Are changes in credit terms by IATA going to lead to fundamental changes in the structure of the travel industry? Are they part of a wider change? And is it one that is actually overdue?
One of the attractions of the travel industry, besides its massive growth over the past 20-30 years, has been the opportunities that the industry offers for entrepreneurs, both honest, and shall we say, slightly less than honest. Forget the chance to travel to interesting places, or to join an incredibly social industry, for many, the major attraction is the fact that services are booked, and paid for, many months in advance of their actual delivery. That gives those businesses working in the industry significant cash flow benefits. Intermediaries, like travel agents and tour operators are able to retain customer money for several months at a time, with presently little or no legal obligations on how that cash is used.
This has some important consequences for the industry. The fact that the industry can be cash rich can encourage the less scrupulous to set up in business with the express intention of making a “bust out”, walking away with customer monies, leaving suppliers unpaid, and customers without holidays. Whilst this is not a daily occurrence, it is sufficiently commonplace to be regarded as endemic in our sector, and I would argue is the major cause of regulation, whether it be the ATOL scheme in the UK, or the financial protection provisions of the Package Travel Directive, as well as supplier protection schemes, like the IATA Bank Settlement Plan (BSP).
In addition, those businesses operating in the sector have come to regard the customer “pipeline” monies as their own cash, and will treat this money as working capital, or worse still, as the means of funding extravagant lifestyles.
All this would not be a problem if there were reasonable profit margins in the industry, where business owners could afford to take large sums of working capital out on a regular basis. Unfortunately, in the internet world, we face a situation where customers have almost perfect information, and can shop around for the best deals. As most travel businesses add relatively little value to the consumer transaction, this results in a downward pressure on prices, and ever thinner profit margins – which becomes a vicious circle, as it increases the dependence on cash flow.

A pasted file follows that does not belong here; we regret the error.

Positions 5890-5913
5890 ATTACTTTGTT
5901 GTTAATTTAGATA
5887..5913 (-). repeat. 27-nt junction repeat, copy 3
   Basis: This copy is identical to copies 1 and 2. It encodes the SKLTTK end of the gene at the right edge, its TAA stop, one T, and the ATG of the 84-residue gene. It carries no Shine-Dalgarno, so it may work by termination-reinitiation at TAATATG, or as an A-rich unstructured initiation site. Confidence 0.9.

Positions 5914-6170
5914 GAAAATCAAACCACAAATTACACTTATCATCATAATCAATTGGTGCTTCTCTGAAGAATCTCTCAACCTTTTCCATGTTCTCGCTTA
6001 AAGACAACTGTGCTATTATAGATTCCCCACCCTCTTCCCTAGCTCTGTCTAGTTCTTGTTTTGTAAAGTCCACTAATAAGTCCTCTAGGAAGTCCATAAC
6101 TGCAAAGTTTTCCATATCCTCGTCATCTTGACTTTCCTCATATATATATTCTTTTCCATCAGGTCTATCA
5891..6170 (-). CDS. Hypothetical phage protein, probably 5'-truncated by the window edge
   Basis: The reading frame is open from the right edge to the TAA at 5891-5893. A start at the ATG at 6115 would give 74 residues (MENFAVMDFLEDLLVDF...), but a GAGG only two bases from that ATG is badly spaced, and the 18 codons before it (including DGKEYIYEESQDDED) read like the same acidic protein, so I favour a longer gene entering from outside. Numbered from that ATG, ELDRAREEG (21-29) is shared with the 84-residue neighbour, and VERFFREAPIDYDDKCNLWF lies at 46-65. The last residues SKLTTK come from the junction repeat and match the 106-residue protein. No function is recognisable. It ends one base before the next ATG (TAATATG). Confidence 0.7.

When I first joined the industry, more than 25 years ago, the business I joined made more than a third of its net profit from interest and earnings on currency movements, rather than from its core trading. I am not sure that the industry is radically different now – other than the fact that earnings on interest will have dropped almost to zero.
Compare the travel industry to the historic professions, and in particular, to solicitors. They are obliged to treat client money entirely separately to their own cash, and place that money in a “Client Account” which they may only use on behalf of the client, or to draw down for their bills and external costs when these have been delivered and agreed with the client.
Whilst regulators have managed to get their claws into those parts of the sector that they understand, like the traditional models of travel agent and tour operator, the slow progress of reform of the Package Travel Directive shows that new business models can escape regulatory intervention for a good number of years. Sooner or later though, if consumers do find themselves out of pocket in sizeable numbers, regulators will feel the need to intervene.
In the meantime, the industry continues to rely on customer money as working capital.
It is therefore not surprising that suppliers eventually reach the point of discomfort about this, and take action like IATA airlines, to change the payment profile of BSP, and reduce agent credit to 14 days, rather than monthly. Bear in mind that if the airline took the booking direct, it would generally receive payment at the time of booking, and not at a later point. Interestingly, this is not necessarily the case in Germany, where consumer organisations have challenged the practice of full payment in advance, and the German courts have agreed with that challenge in some instances, resulting in later payment to airlines and their agents for flights. Might this be a sign of things to come for the whole of Europe?
More importantly, if the scheduled airlines are changing their payment profiles, how long before other suppliers in the sector follow suit. It has always concerned me that when travel businesses fail, they leave massive liabilities to hotels across the world. If I were a hotelier, or a financial institution supporting them (as happens in many cases!), I would be asking questions about the amount of credit extended to intermediaries, whether that be tour operators, travel agents or bed banks, and the level of risk this creates.
Furthermore, this has already been a risk which the CAA are starting to address in relation to the ATOL scheme. They have introduced requirements for Accredited Bodies to set up trust accounting systems, to reduce the exposure of the ATOL scheme to possible failures. It doesn’t take a massive leap of faith to see such arrangements being extended more widely to other travel businesses – and the impact of such a move would be much greater than moving BSP collection from monthly to fortnightly.
It may therefore be that intermediaries in the travel industry are on borrowed time, and actually, the cash flow benefits which have been enjoyed for the past 50 years may be coming to an end.
If that were to happen, how many existing businesses would be impacted, and how would those businesses cope?
Are we at a tipping point, and are we going to see fundamental changes in the structure of our industry? The industry has survived wars, terrorism, natural disasters and much else besides. We should be adaptable enough to survive, but we do need to start thinking seriously about cash.